However, to look at Michael now…I know, as parents, we must have done something right. 🙂

In my eyes, the ‘Grade School Years’ were the hardest…Michael suffered greatly from eczema. (Although, he would argue that having food allergies were worse, but then again, his memory of the eczema years is murky…thank goodness!)

At the time, I felt his food allergies seemed manageable in comparison to the many bouts of infection he endured.  His food allergies ‘took the back seat’ until his eczema started to clear around Grade 7.  Until then, I felt tortured by the fact that there seemed to be ‘no method to the madness’ of his eczema.

My eyes would well, my throat would constrict as I held back the tears while I bathed and creamed his wounded body. 

Below are a list of a few of the posts I have written concerning Michael’s journey with his food allergies and eczema:
Click here for a post I wrote titled, “Talking About Atopic Dermatitis”.
Click here for a post I wrote titled, “Suffocating With Multiple Food Allergies and Atopic Dermatitis: Taking a Breathe In Scotland.”
Click here for a post I wrote titled, “Hockey Dominates Atopic Dermatitis and Asthma”.

During those turbulent years, I would find as many distractions as I could to keep Michael from scratching his already weakened skin…reading, games, puzzles and lots of Barney videos to keep him occupied and entranced.

Once school started, warm classrooms and stress increased his ‘itchiness’ making it harder for him to concentrate.  For many years, Michael and I would sit after school to review the day’s work and practice in a supplementary work book. Breaks consisting of sitting in front of a fan or sticking his head outdoors to cool down were often.

All I can remember at that time was how imperative it was to me that he learn the ‘basics of reading, writing and arithmetic’. I worried that the ‘window of opportunity’ for learning these ‘basics’ would pass him by and he would spend the rest of his educational life ‘catching up’.

I emphasized the fact that everything he was learning was needed for his ‘journey of life’.  He needed to ‘pack’ all that he was learning in a ‘suitcase’ to bring along with him.  No matter how much he may or may not be enjoying the work…he needed to ‘pack it’.

As he got older, I would review what he had ‘packed’ proving just how important he needed each and every step of his learning. For example, knowing how to add helps with subtracting…just as knowing one’s multiplication tables makes division that much easier. Over the years, my metaphor of a ‘suitcase’ became a symbol of his accomplishments.

Michael struggled to do well in school but it wasn’t until around Grade 7 that everything fell into place for him. As his eczema started to heal, he started to sleep through the night. This in turn allowed him to focus better in school and that is when the ‘light bulb’ went off. Everything started to make sense to him…as if the items in his ‘suitcase’ were finally coming together.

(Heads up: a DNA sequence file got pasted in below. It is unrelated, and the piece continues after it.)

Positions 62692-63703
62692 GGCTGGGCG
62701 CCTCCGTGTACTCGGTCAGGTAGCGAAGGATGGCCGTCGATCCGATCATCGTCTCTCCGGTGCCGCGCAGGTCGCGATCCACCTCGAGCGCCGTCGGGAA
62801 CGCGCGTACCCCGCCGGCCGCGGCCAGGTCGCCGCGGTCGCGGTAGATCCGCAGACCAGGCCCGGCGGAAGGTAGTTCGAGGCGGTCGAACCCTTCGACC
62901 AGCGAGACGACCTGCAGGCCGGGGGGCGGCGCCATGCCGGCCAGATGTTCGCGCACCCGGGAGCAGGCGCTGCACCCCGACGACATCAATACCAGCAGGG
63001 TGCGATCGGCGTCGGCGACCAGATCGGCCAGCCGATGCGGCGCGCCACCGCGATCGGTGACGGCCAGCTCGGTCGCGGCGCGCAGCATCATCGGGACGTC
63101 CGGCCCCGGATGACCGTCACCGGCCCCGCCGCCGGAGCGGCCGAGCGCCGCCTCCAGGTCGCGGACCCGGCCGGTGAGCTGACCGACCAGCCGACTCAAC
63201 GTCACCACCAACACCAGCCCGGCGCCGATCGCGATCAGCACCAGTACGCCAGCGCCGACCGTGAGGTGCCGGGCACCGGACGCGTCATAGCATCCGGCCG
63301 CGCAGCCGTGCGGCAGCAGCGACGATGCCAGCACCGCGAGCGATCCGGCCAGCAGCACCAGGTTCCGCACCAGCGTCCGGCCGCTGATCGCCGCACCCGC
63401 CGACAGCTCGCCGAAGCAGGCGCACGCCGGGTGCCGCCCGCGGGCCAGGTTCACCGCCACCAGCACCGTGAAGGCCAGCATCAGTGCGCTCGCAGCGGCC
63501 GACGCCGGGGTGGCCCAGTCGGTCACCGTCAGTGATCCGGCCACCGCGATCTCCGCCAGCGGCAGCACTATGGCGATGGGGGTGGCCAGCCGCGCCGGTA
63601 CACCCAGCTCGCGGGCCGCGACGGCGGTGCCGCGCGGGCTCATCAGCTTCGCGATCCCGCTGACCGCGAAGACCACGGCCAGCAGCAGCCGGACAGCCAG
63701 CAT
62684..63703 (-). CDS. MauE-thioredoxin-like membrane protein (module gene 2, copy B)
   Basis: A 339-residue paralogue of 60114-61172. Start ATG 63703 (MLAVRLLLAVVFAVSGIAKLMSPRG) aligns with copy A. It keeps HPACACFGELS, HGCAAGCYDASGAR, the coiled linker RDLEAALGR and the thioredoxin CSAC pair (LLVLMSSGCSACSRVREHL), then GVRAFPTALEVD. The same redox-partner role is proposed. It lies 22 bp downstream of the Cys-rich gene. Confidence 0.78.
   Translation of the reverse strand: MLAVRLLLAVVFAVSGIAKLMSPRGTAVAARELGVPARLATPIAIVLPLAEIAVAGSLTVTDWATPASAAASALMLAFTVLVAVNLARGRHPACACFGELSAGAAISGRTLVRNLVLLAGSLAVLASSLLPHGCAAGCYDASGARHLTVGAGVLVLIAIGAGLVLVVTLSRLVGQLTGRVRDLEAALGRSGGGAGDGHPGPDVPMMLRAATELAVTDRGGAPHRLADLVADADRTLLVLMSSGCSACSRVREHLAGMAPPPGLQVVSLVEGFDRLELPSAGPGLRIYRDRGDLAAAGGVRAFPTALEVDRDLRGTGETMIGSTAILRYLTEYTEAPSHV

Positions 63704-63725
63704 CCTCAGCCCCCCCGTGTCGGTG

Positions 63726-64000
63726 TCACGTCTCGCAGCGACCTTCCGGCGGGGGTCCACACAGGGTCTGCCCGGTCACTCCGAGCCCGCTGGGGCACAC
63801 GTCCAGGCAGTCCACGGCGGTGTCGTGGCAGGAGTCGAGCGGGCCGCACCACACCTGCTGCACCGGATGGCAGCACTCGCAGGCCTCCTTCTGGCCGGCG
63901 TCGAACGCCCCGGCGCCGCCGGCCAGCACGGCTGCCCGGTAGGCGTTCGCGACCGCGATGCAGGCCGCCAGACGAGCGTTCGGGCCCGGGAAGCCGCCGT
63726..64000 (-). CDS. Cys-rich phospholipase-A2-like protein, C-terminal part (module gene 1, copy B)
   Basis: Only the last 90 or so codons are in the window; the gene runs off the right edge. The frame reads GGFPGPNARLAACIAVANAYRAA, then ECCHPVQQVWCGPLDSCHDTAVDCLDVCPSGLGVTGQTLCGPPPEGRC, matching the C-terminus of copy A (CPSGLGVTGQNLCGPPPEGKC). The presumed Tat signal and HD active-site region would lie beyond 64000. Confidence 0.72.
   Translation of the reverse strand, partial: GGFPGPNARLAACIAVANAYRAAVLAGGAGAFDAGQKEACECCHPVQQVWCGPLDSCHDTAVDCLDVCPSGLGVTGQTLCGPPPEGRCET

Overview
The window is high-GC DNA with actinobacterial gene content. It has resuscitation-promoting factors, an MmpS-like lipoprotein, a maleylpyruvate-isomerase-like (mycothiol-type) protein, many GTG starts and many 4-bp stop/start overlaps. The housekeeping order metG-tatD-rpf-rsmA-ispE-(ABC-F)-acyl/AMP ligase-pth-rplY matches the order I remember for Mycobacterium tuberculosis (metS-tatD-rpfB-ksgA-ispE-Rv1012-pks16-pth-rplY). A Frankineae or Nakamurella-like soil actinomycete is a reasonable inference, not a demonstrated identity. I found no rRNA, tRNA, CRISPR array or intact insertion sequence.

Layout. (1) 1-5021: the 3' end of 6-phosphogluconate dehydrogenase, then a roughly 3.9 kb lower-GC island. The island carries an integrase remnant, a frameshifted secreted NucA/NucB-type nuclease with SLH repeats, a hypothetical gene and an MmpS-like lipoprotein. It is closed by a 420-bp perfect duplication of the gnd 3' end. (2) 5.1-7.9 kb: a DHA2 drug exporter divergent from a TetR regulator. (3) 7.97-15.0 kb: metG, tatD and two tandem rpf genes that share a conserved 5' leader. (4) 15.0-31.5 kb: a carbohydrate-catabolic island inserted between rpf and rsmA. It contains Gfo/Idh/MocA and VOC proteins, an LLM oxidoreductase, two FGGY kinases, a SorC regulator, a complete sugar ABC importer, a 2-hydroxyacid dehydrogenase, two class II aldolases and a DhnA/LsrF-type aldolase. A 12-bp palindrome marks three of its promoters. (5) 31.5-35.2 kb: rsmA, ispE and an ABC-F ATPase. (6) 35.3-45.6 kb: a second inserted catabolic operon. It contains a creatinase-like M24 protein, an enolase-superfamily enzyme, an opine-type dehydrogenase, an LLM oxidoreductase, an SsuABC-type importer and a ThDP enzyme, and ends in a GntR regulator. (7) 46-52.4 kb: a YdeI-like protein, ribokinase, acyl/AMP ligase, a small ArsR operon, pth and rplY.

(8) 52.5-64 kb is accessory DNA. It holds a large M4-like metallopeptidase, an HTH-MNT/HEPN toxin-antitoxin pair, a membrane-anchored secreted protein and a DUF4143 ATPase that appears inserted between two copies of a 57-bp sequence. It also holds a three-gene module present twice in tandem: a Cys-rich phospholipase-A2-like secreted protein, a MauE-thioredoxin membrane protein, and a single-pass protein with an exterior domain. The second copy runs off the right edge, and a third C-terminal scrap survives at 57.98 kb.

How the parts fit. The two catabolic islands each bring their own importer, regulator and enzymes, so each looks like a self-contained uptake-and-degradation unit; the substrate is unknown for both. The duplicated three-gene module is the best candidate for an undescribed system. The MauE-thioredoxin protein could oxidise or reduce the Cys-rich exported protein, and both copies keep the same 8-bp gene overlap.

The desire and ability to do well finally came together for him. He graduated Grade 8 with Honours and was the recipient of the Christian Spirit  Award.

The common thread throughout our journey has been hope

…the hope that Michael’s choices would not be controlled by his eczema and food allergies.
…t
he hope that his eczema and food allergies would act as a catalyst for learning compassion, building a strong sense of sense, confidence and esteem.
…the hope that he would one day outgrow his eczema and food allergies.
…the hope that he would see his own potential and strive to reach his goals.

So here we are now…Michael in his final year of high school. His ‘suitcase’ has served him well. I know he has all the tools he needs to achieve the average needed for the university of his choice. It’s all up to him. Just one more semester to go.

My hope now for Michael and all youth out there with food allergies embarking on their new paths…universal acceptance.

Times are changing…the more society, immediate family, friends, peers, and educational establishments recognize the importance of embracing our children with food allergies…the easier it will be for these students to achieve their personal goals.

Hope, support, choice, faith and change have played a major role throughout Michael’s journey. They have made him who he is today…a young man with big dreams with the self-esteem, ability and opportunity to reach them…and one proud mom!

Planning For University With Multiple Food Allergies…Allergic Living Magazine To The Rescue

Love the front page side bar on Allergic Living Magazine’s Fall 2013 edition it reads:

“Colleges Get Allergy Aware: Free-from meals and educated chefs are the new normal”

Perfect timing…my eldest son is in his last year of high school.

Planning for university next year is forefront of my mind…especially since he has multiple food allergies (dairy, egg, beef, lamb, peanut/tree nuts, sesame, fish, shellfish, mustard and raspberry).

Seems like Allergic Living Magazine is on the ‘same ‘page’.

I can hardly believe it is time for my oldest to head off to university. At the same time, I am coming to terms with ‘wrapping my head around’  all the multiple food allergy issues that will inevitably play a part of his decision-making process.

Allergic Living Magazine’s article titled, “Learning Curve” was just what I needed to put my mind at ease…included in the article is a university ‘to-do list’ to follow.

Another great piece of information…a chart that compares allergy practices in Canadian Universities. Click here for the link.

Michael and I are planning to visit a few Universities this fall…with all this great information, we will be prepared to ask informative questions. Not only does Michael need to choose a university to meet his educational pursuits…he needs to find a university that will accommodate his unique food allergies.

I would love to hear from anyone who has already been through this process or is at the same place as we are…any tips would be helpful.

I hope to keep you up-to-date on our progress…as Michael prepares to head off in a new chapter of his life.